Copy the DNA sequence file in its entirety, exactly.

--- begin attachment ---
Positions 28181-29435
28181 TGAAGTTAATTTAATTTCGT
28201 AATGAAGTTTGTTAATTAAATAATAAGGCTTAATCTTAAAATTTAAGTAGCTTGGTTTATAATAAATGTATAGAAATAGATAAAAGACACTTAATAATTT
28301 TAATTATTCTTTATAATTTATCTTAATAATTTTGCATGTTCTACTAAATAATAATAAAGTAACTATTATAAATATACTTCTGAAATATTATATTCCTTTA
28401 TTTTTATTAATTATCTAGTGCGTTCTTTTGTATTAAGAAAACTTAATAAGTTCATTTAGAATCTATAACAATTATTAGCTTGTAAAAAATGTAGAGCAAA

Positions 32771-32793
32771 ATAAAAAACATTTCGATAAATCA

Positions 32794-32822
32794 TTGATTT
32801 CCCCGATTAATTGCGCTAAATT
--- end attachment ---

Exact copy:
Positions 28181-29435
28181 TGAAGTTAATTTAATTTCGT
28201 AATGAAGTTTGTTAATTAAATAATAAGGCTTAATCTTAAAATTTAAGTAGCTTGGTTTATAATAAATGTATAGAAATAGATAAAAGACACTTAATAATTT
28301 TAATTATTCTTTATAATTTATCTTAATAATTTTGCATGTTCTACTAAATAATAATAAAGTAACTATTATAAATATACTTCTGAAATATTATATTCCTTTA
28401 TTTTTATTAATTATCTAGTGCGTTCTTTTGTATTAAGAAAACTTAATAAGTTCATTTAGAATCTATAACAATTATTAGCTTGTAAAAAATGTAGAGCAAA

Positions 32771-32793
32771 ATAAAAAACATTTCGATAAATCA

Positions 32794-32822
32794 TTGATTT
32801 CCCCGATTAATTGCGCTAAATT